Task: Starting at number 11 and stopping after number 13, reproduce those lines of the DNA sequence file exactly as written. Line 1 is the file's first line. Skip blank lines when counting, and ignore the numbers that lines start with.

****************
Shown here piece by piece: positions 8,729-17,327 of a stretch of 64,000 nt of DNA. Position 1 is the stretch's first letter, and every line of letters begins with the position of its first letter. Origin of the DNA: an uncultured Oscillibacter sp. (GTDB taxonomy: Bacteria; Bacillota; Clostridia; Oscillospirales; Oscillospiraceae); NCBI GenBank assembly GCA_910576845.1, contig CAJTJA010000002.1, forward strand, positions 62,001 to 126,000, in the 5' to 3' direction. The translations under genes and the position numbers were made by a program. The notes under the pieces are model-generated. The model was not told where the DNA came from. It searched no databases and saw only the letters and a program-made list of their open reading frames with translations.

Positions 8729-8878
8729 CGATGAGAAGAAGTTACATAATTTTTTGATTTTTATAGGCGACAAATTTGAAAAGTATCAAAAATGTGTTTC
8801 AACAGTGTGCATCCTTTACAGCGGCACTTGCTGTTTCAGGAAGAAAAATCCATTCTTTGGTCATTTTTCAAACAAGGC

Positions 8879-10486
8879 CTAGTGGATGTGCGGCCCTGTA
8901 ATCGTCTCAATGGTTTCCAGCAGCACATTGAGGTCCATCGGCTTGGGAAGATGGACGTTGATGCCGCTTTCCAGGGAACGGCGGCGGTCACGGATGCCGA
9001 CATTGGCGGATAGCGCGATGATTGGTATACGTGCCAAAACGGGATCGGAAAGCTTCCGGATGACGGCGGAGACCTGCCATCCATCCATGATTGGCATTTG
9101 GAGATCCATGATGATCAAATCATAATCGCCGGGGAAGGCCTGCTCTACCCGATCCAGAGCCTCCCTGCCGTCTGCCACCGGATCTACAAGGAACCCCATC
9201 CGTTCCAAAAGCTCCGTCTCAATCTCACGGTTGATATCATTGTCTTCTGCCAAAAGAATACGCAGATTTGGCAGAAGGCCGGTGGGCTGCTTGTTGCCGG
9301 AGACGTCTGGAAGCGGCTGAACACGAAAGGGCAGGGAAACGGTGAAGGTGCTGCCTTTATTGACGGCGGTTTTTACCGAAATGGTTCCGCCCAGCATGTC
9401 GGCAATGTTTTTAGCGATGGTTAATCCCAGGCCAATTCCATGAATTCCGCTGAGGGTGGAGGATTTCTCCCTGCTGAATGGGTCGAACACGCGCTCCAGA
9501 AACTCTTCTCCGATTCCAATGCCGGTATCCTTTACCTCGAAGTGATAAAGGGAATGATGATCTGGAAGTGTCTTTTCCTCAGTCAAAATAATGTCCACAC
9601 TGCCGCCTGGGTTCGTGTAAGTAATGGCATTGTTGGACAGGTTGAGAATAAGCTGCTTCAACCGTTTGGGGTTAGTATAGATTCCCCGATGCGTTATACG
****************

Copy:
9301 AGACGTCTGGAAGCGGCTGAACACGAAAGGGCAGGGAAACGGTGAAGGTGCTGCCTTTATTGACGGCGGTTTTTACCGAAATGGTTCCGCCCAGCATGTC
9401 GGCAATGTTTTTAGCGATGGTTAATCCCAGGCCAATTCCATGAATTCCGCTGAGGGTGGAGGATTTCTCCCTGCTGAATGGGTCGAACACGCGCTCCAGA
9501 AACTCTTCTCCGATTCCAATGCCGGTATCCTTTACCTCGAAGTGATAAAGGGAATGATGATCTGGAAGTGTCTTTTCCTCAGTCAAAATAATGTCCACAC